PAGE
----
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Can genetics be used to guide medication use in patients with schizophrenia?

Siobhan Lock was a recipient of Mental Health Research UK’s John Grace QC PhD Scholarship in 2022. She started at Cardiff University just last September and she writes here about her enthusiasm for her project and why it is important.

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Have you ever wondered why some people respond to medication differently than others? Why do some improve, and others develop side effects? Understanding how genetic differences between people might affect these responses is something that really interests me. Part of my PhD project will involve looking at how genetic variation affects drug response and side effects in people with schizophrenia.

Schizophrenia is important to study because it is a complex health problem that can be very distressing to live with. Symptoms of schizophrenia can vary but often include psychotic experiences of hallucinations (seeing or hearing things that others do not experience) and delusions (false, often bizarre beliefs), but also reduced motivation, movement problems, or cognitive impairment. Schizophrenia is often treated with antipsychotic medication. There is variation in response to these medications, so what works for one person is not necessarily helpful for another. In some cases, people may not respond at all to standard antipsychotic medications, and when this occurs, a person is said to have treatment-resistant schizophrenia. This is a pretty big problem and one that I’m hoping to investigate over the next few years.

Clozapine is the only antipsychotic drug which is proven to help improve symptoms in people with treatment-resistant schizophrenia (Tiihonen et al. 2017). However, clozapine can also have serious side effects. Notably, causing a reduction in the number of neutrophils - a type of white blood cell important to immune response. When searching for genetic variants associated with neutropenia in individuals of African genetic ancestries, what researchers found was a strong genetic link to a variant called the Duffy-Null (Legge & Pardiñas et al. 2019).

The Duffy-Null genotype was already associated with low neutrophil counts. But what’s interesting is that it is benign. So, these low neutrophil levels are totally normal for individuals with this genotype (Atallah-Yunes et al. 2019). This was important because it meant that many individuals with schizophrenia were being removed from clozapine medication for having a ‘side-effect’, which was in fact their normal blood levels due to this genetic variant. Knowing this is really important because it could help to make blood monitoring guidance more inclusive of people with lower baseline neutrophil counts and therefore help to widen access to one of the most effective antipsychotic medications currently available. All in all, this sort of research has the potential to be really useful for people with schizophrenia. In the case of the Duffy-Null genotype, we can use this knowledge to help guide clinical decision-making around an individual’s clozapine use.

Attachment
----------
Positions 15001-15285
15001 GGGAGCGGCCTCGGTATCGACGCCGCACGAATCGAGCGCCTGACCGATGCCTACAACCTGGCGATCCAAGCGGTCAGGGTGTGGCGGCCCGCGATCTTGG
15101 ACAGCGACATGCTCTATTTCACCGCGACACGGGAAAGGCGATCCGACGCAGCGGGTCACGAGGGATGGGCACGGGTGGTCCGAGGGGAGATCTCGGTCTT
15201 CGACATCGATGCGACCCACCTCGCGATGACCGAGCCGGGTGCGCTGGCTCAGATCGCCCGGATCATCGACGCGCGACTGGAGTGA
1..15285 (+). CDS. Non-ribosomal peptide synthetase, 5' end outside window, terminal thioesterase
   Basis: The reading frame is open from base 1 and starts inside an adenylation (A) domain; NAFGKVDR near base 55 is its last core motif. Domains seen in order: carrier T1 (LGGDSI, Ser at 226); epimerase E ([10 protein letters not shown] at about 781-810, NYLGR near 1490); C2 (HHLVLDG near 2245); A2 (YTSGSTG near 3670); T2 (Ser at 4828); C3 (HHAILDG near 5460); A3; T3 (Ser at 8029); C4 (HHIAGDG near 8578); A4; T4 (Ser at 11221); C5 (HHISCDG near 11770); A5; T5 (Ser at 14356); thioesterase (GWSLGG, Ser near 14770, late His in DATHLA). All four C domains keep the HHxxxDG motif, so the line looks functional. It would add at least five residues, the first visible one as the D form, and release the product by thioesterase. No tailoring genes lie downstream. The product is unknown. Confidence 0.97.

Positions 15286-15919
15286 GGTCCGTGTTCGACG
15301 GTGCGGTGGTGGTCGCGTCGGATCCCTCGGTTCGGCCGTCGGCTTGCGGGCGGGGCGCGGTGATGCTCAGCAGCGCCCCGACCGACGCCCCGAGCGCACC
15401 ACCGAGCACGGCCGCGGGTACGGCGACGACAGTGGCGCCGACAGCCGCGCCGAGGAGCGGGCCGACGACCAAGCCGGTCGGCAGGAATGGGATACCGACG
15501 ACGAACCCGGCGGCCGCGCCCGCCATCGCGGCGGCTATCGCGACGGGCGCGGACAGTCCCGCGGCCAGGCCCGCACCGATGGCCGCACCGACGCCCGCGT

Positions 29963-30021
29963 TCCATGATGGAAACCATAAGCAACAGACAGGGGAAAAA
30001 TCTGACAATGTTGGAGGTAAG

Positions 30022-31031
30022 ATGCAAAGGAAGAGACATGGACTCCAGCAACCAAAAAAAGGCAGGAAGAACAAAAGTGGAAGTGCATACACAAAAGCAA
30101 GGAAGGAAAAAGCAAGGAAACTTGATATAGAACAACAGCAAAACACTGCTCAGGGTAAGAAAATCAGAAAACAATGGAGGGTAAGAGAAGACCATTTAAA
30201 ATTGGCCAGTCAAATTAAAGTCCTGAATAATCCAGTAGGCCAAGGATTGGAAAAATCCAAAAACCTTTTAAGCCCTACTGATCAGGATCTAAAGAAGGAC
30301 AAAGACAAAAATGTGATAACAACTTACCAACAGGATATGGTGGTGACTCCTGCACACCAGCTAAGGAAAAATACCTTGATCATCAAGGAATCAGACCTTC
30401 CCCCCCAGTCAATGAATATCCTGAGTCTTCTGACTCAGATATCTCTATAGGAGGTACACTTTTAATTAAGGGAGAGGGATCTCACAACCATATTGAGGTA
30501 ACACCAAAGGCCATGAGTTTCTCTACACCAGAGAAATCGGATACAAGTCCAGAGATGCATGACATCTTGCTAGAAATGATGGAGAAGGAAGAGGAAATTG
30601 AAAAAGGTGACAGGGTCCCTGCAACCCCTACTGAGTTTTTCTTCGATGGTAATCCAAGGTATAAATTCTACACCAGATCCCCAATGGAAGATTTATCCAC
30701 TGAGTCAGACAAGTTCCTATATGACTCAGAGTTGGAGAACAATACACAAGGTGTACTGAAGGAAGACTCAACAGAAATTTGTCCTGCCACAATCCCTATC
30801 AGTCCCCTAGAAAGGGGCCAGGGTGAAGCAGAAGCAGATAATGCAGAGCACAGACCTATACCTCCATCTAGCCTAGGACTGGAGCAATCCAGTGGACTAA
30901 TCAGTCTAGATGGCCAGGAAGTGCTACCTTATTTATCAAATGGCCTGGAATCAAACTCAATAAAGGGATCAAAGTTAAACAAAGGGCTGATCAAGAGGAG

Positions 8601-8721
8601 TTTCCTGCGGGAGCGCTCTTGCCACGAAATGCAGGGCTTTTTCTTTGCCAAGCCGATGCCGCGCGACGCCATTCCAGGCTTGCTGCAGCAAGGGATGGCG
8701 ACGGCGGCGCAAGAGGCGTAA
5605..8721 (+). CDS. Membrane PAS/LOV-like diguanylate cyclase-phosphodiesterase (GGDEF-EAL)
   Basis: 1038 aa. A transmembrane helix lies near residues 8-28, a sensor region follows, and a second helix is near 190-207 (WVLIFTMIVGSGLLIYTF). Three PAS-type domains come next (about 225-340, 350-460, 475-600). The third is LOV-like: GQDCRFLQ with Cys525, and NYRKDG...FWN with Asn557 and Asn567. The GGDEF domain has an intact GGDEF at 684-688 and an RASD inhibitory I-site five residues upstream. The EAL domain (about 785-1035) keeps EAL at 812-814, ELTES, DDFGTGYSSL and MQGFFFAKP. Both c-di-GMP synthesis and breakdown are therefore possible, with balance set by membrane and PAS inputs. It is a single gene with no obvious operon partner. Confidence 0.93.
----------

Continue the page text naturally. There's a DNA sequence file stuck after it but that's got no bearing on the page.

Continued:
But there’s more still that we can do! For example, if we know that there are genetic markers that make someone less likely to be responsive to a certain medication, we can adapt their treatment options accordingly. Equally, if we know from genetic predictors that someone is more likely to experience unpleasant side effects from certain antipsychotics, we can offer them alternatives. People may feel less like medication is a long experimentation of different drugs and doses, which could in turn improve patient recovery and their trust in mental health services. The ultimate goal of this would be for people with schizophrenia to be offered an antipsychotic that has the best chance of working well for them on their first presentation for help.

It is incredibly exciting to see the almost endless applications of such research into the genetic underpinnings of diverse disorders, such as looking towards developing specialised treatments that can help benefit people and communities. I am very happy to be working with a group that has such a great deal of experience and knowledge; it’s always great to get the chance to learn from some of the top researchers in the field. Further down the line, I hope that this will equip me with the knowledge and abilities to contribute in some tiny way to our understanding of the genetics of schizophrenia.


Atallah-Yunes, S.A., Ready, A. and Newburger, P.E. 2019. Benign ethnic neutropenia. Blood Reviews 37, p. 100586. doi: 10.1016/j.blre.2019.06.003.

Legge, S.E. and Pardiñas A.F. et al. 2019. A genome-wide association study in individuals of African ancestry reveals the importance of the Duffy-null genotype in the assessment of clozapine-related neutropenia. Molecular Psychiatry 24(3), pp. 328–337. doi: 10.1038/s41380-018-0335-7.

Tiihonen, J. et al. 2017. Real-World Effectiveness of Antipsychotic Treatments in a Nationwide Cohort of 29 823 Patients With Schizophrenia. JAMA Psychiatry 74(7), pp. 686–693. doi: 10.1001/jamapsychiatry.2017.1322.

Clozapine Flowchart

Siobhan Lock

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